“The main takeaway is that if leaders want their behaviors and efforts to translate into higher or improved levels of follower performance, it is essential that leaders develop positive relationships with their followers,” says Gottfredson. “Stated differently, followers are only going to effectively follow their leaders if they feel like they have a good relationship with their leaders.” Read More

Michael Milligan, now Cal State Fullerton finance lecturer, plays basketball as a high school student in Long Island, New York, in the 1970s.For basketball player turned Cal State Fullerton finance lecturer Michael Milligan, a high point of his youthful sports days came in 1978, when he made a record 76 points in a single game, breaking a local record in Long Island. It was a feat made possible through the help of teammates.

Fast forward four decades, and Milligan, now co-founder and managing director of private equity research firm New Cap Groups LLC and instructor of several finance courses at CSUF’s Mihaylo College, uses the team dynamics skills he gained from basketball to assist the next generation of finance professionals in getting up and running.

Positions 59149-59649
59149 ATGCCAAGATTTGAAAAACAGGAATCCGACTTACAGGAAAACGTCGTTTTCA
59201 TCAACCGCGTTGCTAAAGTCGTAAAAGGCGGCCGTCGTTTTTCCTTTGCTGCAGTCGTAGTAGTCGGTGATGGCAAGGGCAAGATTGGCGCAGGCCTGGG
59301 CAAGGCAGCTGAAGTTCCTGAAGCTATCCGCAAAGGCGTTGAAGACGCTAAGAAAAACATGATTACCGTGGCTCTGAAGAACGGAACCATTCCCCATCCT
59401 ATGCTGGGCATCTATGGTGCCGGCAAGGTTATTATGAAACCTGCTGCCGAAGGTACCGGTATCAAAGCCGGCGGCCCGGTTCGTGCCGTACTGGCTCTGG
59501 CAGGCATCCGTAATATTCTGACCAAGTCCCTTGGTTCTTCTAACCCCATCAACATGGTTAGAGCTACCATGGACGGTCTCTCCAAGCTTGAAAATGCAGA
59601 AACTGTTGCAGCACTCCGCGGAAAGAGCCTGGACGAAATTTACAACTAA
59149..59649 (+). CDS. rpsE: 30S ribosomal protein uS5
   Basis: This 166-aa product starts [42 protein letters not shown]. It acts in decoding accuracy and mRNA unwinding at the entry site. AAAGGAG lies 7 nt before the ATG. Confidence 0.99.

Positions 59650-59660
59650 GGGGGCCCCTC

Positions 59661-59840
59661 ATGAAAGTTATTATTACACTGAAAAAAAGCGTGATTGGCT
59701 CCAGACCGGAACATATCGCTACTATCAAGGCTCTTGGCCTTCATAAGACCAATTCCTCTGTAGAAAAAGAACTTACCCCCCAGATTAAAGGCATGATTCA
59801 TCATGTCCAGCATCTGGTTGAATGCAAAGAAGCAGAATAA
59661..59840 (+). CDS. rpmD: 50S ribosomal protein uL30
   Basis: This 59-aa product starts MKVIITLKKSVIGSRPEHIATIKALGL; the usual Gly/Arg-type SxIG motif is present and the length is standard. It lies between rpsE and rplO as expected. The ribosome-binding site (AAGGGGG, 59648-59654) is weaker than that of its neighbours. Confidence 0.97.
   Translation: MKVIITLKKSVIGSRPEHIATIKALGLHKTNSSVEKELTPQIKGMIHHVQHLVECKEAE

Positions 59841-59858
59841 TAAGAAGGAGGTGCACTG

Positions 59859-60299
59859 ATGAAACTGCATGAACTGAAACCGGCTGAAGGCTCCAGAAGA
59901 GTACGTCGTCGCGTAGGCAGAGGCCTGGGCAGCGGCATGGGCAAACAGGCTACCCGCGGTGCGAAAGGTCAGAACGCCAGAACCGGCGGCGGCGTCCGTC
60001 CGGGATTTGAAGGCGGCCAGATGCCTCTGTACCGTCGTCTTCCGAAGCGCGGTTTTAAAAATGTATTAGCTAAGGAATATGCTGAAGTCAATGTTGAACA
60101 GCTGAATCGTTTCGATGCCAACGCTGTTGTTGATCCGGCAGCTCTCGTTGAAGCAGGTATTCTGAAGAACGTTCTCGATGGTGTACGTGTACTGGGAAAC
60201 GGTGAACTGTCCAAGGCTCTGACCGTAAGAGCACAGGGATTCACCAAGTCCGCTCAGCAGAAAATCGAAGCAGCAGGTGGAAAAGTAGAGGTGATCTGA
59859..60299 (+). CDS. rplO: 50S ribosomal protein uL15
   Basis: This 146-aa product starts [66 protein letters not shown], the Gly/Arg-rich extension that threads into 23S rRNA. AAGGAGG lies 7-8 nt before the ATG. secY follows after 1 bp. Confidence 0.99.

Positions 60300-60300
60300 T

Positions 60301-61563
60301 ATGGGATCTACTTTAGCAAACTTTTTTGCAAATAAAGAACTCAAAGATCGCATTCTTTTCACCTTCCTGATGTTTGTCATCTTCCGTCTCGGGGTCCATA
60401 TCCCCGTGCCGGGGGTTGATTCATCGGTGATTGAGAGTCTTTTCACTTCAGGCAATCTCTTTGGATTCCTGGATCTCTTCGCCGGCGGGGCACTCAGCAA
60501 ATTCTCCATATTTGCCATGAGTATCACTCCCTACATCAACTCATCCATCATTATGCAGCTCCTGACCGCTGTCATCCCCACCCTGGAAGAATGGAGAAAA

“We do a lot of team exercises… I tell them, ‘When you graduate, you’re going to have to work with teams so you might as well learn to be effective,’” he says. “As in sports, you have to take risks but they should be calculated ones. You work with your team, you develop your skills, and by learning from one another, you become stronger.”

Read more about Milligan’s philosophy and the continuing impact of his sports days in this CSUF News article.

Jasmine Garcia, a Cal State Fullerton marketing student, is one of only 10 recipients of the 2019 Frederick Douglass Global Fellows scholarship.Jasmine Garcia ’21 (marketing), a member of the Business Honors Program and Women’s Leadership Program at Cal State Fullerton’s Mihaylo College of Business and Economics, will study abroad in London for four weeks this summer thanks to a highly competitive scholarship.

The first-generation student’s travels will be possible through the 2019 Frederick Douglass Global Fellows scholarship, bestowed on only 10 students globally. Garcia is the first Cal State Fullerton student to receive this recognition, which seeks to make international study experiences possible for students from underprivileged demographics.

Garcia, who is also a President’s Scholar at Cal State Fullerton, will focus on intercultural communication and leadership during her fully-funded studies in the British capital.

“Business comes down to interactions with people. In the increasingly global marketplace, this opportunity to with intercultural communication and leadership will give Jasmine new perspectives,” says Lorenzo Bizzi, faculty advisor for the Business Honors Program and associate professor of management. “And knowing how thoughtful and creative she is, she will find ways to share those and inspire others at CSUF.”

Discover more about Garcia’s opportunity in this CSUF News article.